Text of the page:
Interview with Filmmaker Keitlyn Alcantara (FOOD AS RESISTANCE)

FOOD AS RESISTANCE, 27min., USA, Documentary
Directed by Keitlyn Alcantara
Set in Tlaxcala, Mexico, a tiny state with a legacy of resistance, this documentary short presents archaeology as a key tool for remembering food histories that predate capitalist, colonial worldviews. In the late 1400s, the expansive Aztec Empire encircled Tlaxcala, cutting it off from trade – yet it remained an anomalous blip of defiance. Paleodiet analyses shows how, with a lens of abundance, the Tlaxcalteca turned to their surrounding landscape for sustenance and sovereignty. 500 years later, descendants of the Tlaxcalteca form part of grassroots food sovereignty movements, which look to the landscape as the solution to contemporary ills such as diabetes, financial stress, and depression.

Get to know the filmmaker:

1. What motivated you to make this film?
In part, it was the experience I had outside of my very dry and isolating dissertation work, when I began to meet and talk about food and plants with other people who shared similar nerdy plant and food passions. I felt love and admiration for both the people I was learning from through words, but also the plants, the ecosystems, the environments that were teaching me with experiences. I wanted to capture this feeling, and show the world the incredible work being done in this corner of the world.

2. From the idea to the finished product, how long did it take for you to make this film?
Technically a year (Jan 2021-Jan 2022), but the ideas for this film were percolating since I started working in Tlaxcala in 2015 – I just didn’t know they would become a film. When the pandemic began in 2020, cutting me off from my work in Mexico, and all of the people and places I was connected to, I dug into old material and old interviews out of homesickness. Then, in January 2021, we began a series of Instagram Live cooking interviews – a way to connect us across space (Tlaxcala and Indiana). I loved how Live transported people around the world into the kitchens and gardens of Tlaxcala, and by March 2021 I’d pulled quotes from these interviews and previous work, and hired a videographer to help me capture the images to go along with them!

3. How would you describe your film in two words!?
Plantastic Knowledge

4. What was the biggest obstacle you faced in completing this film?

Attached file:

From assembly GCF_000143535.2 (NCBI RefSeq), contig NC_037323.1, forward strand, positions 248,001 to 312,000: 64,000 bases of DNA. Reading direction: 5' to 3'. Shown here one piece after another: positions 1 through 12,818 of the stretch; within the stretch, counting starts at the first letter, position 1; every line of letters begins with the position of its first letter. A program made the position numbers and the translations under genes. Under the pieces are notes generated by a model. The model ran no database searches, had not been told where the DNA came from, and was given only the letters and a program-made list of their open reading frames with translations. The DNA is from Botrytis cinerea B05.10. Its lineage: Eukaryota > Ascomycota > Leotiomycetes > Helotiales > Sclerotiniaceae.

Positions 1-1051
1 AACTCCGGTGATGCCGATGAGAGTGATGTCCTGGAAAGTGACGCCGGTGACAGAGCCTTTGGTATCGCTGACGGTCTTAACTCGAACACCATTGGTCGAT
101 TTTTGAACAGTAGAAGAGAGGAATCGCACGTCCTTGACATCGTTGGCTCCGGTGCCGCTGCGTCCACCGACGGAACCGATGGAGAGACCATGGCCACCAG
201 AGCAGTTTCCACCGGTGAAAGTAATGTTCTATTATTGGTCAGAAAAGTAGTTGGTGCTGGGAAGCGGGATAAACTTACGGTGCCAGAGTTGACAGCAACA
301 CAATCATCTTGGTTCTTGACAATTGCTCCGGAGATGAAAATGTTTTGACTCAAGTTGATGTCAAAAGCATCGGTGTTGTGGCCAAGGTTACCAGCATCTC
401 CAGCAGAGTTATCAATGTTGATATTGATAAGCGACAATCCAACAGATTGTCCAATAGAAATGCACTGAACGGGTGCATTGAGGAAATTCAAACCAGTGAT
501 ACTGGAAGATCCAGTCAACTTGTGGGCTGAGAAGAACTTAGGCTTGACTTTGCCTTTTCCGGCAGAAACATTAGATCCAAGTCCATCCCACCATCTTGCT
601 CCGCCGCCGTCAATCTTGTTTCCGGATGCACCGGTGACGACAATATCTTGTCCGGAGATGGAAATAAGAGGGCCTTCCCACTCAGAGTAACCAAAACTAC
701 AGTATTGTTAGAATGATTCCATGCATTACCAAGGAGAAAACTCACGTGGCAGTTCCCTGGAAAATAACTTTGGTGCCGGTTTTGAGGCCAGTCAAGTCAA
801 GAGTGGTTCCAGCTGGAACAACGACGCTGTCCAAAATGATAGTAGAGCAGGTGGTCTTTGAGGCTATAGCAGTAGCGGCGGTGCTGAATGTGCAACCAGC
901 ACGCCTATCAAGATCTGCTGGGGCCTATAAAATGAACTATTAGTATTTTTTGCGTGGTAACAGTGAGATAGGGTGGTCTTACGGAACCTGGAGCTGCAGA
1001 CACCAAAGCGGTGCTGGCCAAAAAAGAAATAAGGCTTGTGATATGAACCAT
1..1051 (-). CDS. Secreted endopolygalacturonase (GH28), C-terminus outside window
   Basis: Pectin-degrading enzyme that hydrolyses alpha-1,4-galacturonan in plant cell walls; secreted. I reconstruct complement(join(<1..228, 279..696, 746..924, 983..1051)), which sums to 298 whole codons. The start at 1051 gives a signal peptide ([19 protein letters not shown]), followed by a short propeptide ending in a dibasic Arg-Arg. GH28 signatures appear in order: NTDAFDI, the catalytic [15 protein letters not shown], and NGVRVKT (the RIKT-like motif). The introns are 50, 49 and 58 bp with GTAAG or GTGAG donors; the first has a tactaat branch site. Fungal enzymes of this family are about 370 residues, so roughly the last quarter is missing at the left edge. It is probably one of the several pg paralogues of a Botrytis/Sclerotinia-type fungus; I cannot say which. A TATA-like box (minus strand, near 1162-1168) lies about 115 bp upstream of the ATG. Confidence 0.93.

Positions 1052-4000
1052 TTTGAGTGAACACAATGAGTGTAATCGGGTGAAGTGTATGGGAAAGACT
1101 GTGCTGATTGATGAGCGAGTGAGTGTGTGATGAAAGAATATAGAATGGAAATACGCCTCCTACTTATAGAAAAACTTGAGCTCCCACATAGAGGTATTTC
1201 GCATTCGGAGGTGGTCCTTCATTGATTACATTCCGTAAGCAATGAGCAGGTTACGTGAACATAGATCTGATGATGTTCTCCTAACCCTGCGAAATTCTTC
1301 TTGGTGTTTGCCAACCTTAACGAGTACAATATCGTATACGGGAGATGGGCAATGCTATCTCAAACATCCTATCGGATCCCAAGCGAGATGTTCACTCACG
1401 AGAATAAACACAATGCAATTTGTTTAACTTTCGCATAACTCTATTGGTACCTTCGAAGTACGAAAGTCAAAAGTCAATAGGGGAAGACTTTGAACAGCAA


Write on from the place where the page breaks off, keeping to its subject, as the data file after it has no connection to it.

This is the first film I have made, and don’t come from a film background, so I had to learn a lot of vocabulary in order to verbalize the idea I had in my head in a way that the person filming and the person editing could understand. They were very patient!

5. What were your initial reactions when watching the audience talking about your film in the feedback video?
The feedback was warm and supportive – people who put effort into really thinking about what they had watched, and what stood out to them, and why. It was rewarding to have the opportunity to hear so many different perspectives, and to understand the ways in which my ideas and vision were transforming as they were received and digested by people with both unique and similar backgrounds to mine.

Watch the Audience Feedback Video:

6. When did you realize that you wanted to make films?
I don’t know if I did! I am a visual person – I pay close attention to every single detail in a room – the fly on the way, the thread coming out of the carpet. I enjoy capturing details in a space. I also pay really close attention to people, and am very curious about their complexity. As I started to do the instagram live interviews that we drew from for parts of the film, I started to visualize how the voices and images of the people and places could come together to mimic some of the experiences I had during fieldwork.

7. What film have you seen the most in your life?
Probably something not at all cinematic, like Clueless or Sister Act.

8. What other elements of the festival experience can we and other festivals implement to satisfy you and help you further your filmmaking career?
My experience has surpassed anything I imagined so far, and I have enjoyed the structure you have.

9. You submitted to the festival via FilmFreeway. How has your experiences been working on the festival platform site?
It was incredibly easy to find and submit to films, even though I had no idea what I was doing. And so far so good!

10. What is your favorite meal?
A heap of Mexican rice, with an over-medium egg on top, mole sauce drizzled over everything, and fried plantains on the side.

11. What is next for you? A new film?
It was impactful to see people both enjoy and be surprised by the archaeological and biological data that within the academic world is seen as nothing really that new. I’m inspired to keep experimenting with additional educational films, that bring new life to things I’ve studied for years, but never really thought about sharing in this way yet. I’d like to dig deeper into the connection between archaeology, precolonial relationships to environment, and current climate crises (and solutions).


By matthewtoffolo

Filmmaker and sports fan. CEO of the WILDsound Film and Writing Festival

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